NICK EICHER, HOST: Next up on The World and Everything in It: the WORLD Radio History Book.
Today, the accidental scientific discovery that ended up saving thousands of lives. Plus, 50 years ago, the pilot episode of a new approach to television news.
MARY REICHARD, HOST: But first, we remember a Christian educator who leveraged the power of women to tackle social challenges. Here’s Paul Butler.
PAUL BUTLER, REPORTER: We begin today with September 28th, 1839, in the small town of Churchville—a few miles west of Rochester, New York. Daughter Frances Elizabeth is born to minister Josiah Willard and his wife, Mary Hill, a former school teacher. Mary educates Frances at home—with the Scriptures as the center of her studies.
At age 18, Frances Willard attends a Methodist school for women in Evanston, Illinois. She graduates in 18-59 and becomes a sought-after educator—teaching in Pennsylvania and New York. In 1874 she leaves higher education and joins the young temperance movement in Chicago.
Sarah Ward is former President of the Women’s Christian Temperance Union:
WARD: They arrived at the first saloon and they asked to come in. Some of the saloon keepers were so embarrassed, they said: “No, you can’t come in.” So the women knelt in the snow and prayed and begged them to close. And the men’s conscience were pricked and they did.
Frances Willard was one of the founding members of the Women’s Christian Temperance Union, or WCTU. She served as its second president for nearly 20 years. Under her leadership the temperance organization grew to the largest women’s association in the 19th century. Willard urged Christian women to protect their homes by fighting against any social ill that threatened their families: The greatest blight of her day was the saloon.
WARD: So women were the ones suffering the most. The men were drinking, they were causing the abuse on the families. The families had no place to turn. They weren’t being cared for.
Willard is most remembered for her stand against alcohol abuse and its devastating effects on the home, but she also advocated for suffrage, education and labor reforms, as well as anti-lynching laws.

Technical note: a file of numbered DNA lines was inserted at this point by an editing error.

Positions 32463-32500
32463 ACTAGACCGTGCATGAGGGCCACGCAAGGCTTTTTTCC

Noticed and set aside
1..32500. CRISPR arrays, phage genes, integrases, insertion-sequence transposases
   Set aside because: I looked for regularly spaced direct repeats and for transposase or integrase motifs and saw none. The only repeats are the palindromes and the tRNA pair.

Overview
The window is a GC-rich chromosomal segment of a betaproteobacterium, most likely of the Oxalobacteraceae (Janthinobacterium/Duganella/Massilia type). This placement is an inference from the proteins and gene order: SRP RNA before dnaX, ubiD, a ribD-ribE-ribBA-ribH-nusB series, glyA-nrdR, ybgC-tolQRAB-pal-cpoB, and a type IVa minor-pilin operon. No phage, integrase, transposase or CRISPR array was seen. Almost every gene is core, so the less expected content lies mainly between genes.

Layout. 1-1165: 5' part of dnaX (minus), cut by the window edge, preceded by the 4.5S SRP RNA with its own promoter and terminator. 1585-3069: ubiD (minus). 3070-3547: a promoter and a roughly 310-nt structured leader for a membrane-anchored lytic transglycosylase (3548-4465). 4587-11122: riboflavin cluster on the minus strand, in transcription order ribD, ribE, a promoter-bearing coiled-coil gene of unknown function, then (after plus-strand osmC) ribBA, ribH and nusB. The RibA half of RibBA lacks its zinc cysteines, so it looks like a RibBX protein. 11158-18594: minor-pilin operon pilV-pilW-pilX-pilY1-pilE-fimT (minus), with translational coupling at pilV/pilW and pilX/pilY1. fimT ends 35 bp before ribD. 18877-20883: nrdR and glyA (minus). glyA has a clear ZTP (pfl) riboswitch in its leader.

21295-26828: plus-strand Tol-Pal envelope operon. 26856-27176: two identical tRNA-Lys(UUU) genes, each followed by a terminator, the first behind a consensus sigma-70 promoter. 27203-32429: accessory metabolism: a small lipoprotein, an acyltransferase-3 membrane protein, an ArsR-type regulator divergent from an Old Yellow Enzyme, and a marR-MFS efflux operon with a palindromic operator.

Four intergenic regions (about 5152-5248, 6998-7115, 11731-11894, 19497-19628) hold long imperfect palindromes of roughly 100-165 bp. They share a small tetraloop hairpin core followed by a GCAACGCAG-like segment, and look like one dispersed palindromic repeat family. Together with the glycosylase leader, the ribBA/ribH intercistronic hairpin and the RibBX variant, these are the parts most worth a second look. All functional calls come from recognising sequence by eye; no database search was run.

WARD: She was a great visionary. She had the special talents and uniqueness that God gave her that came together and made her such a strong leader.
Frances E. Willard, died of influenza in 1898. Before her funeral, 20-thousand mourners passed by her casket at the WCTU headquarters in downtown Chicago.
Next, September 28th, 1928. While studying how substances in human tears ward off disease, Scottish bacteriologist Alexander Fleming notices something peculiar in one of his bacteria cultures. This 1964 British educational film tells the story.
FILM: In one of the glass dishes, Fleming noticed that some mold, had begun to grow—a spoiled experiment. But with mind alerted by the earlier work on protected substances, he looked closer. He saw that near to the mold, no germs were growing.
Fleming postulates the mold must produce a material capable of destroying germs. He names it penicillin, though none of his later experiments yield a stable or pure enough result to treat human infections.
More than a decade later, during World War 2, two British scientists develop a technique for purification and extraction, making mass production possible.
FILM: Penicillin was now for the world. Everywhere, curing the sick, everywhere saving lives.
And finally, 50 years ago today, September 24th, 1968:
REASONER: Good evening. This is 60-minutes. Kind of a magazine for television. Which means it has the flexibility and diversity of a magazine, adapted to broadcast journalism.
That’s CBS journalist Harry Reasoner explaining the idea of a television variety news program. His co-host is Mike Wallace, who would go on to be the most recognizable face of the program for more than 4 decades.
WALLACE: And if this broadcast does what we hope it’ll do. It’ll report reality.
Over the years, other memorable correspondents include Ed Bradley, Dan Rather, Lesley Stahl, and Andy Rooney:
ROONEY: There’s a four-letter word that Americans love more than any other word in the English language…and the word is free…
Since its start in 1968, 60 Minutes’ hard-hitting interviews, celebrity and political profiles, as well as it’s investigative journalism have earned 145 Emmy Awards, and many other recognitions.
CLOSING: I’m Morley Safer, I’m Dan Rather, I’m Mike Wallace. We’ll be back next week with another edition of 60 Minutes [Tick, tick, tick].
That’s this week’s WORLD Radio History Book, I’m Paul Butler.